The cheerful mind perseveres and the strong mind hews its way through a thousand difficulties.
― Swami Vivekananda.

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COVID pandemic: Is it a bend in the road or end of the road?

COVID pandemic: Is it a bend in the road or end of the road?


covid mental health

 

Written by

Gayatri Uppalapati,

Consultant Counselling Psychologist


        Coronavirus has turned our world upside down. Are we looking deeply into the mental health consequences of COVID?

        We know there is more e reported depression, anxiety, substance abuse and dependence and a mountain of loneliness. There are more relational issues and parents are struggling with children and the dilemma of what will happen when school begins? People have become afraid of one another.

        Even if we happen to meet our acquaintances, friends, colleagues, outdoors we only greet them from a distance, unlike before. Children coping with remote learning and staying indoors. Elderly are missing the regular walks, the essential sunlight and relaxing with their friends over a walk or a chat.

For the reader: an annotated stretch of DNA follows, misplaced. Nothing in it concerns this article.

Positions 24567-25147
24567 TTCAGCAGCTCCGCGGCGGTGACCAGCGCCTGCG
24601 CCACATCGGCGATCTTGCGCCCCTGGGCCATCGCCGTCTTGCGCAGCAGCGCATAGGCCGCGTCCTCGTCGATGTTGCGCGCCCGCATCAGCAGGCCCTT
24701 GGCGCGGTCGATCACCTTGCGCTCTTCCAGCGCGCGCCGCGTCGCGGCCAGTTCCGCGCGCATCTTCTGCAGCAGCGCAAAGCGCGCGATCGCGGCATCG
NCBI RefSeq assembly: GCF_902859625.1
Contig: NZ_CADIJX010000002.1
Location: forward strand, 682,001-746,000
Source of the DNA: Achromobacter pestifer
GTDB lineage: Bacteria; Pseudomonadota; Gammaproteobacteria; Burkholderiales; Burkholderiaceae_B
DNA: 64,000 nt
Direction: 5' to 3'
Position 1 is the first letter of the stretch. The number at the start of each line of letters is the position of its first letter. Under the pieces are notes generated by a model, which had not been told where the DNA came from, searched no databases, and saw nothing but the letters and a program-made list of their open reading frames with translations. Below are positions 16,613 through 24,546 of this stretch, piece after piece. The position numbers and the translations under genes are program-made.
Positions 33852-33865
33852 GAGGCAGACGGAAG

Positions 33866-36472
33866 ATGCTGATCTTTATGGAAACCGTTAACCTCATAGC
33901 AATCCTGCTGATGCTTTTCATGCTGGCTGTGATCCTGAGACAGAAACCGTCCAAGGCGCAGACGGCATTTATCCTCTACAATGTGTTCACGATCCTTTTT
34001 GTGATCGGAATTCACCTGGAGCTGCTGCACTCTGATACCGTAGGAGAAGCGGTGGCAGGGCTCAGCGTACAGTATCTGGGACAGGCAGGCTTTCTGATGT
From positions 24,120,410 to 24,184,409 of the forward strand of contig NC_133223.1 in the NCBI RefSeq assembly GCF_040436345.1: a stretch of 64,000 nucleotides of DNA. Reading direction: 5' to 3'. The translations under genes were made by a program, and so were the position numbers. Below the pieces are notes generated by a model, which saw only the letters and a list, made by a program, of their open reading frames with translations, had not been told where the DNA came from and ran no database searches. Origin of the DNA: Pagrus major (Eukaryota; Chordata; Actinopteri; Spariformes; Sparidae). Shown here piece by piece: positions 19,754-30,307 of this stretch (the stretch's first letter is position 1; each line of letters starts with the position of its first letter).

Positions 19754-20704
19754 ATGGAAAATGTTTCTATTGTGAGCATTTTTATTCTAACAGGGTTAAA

We are all suffering from a Pandemic shock. We are all juggling between several roles and trying out to balance life peacefully in a Pandemic.

Stressors from COVID affecting our life

        A Pandemic is a new and unprecedented situation. We don’t have anyone to talk to who’s experienced it before in their lifetime. We don’t have a roadmap. We don’t know where to go with this. There is ambiguity and uncertainty around a pandemic.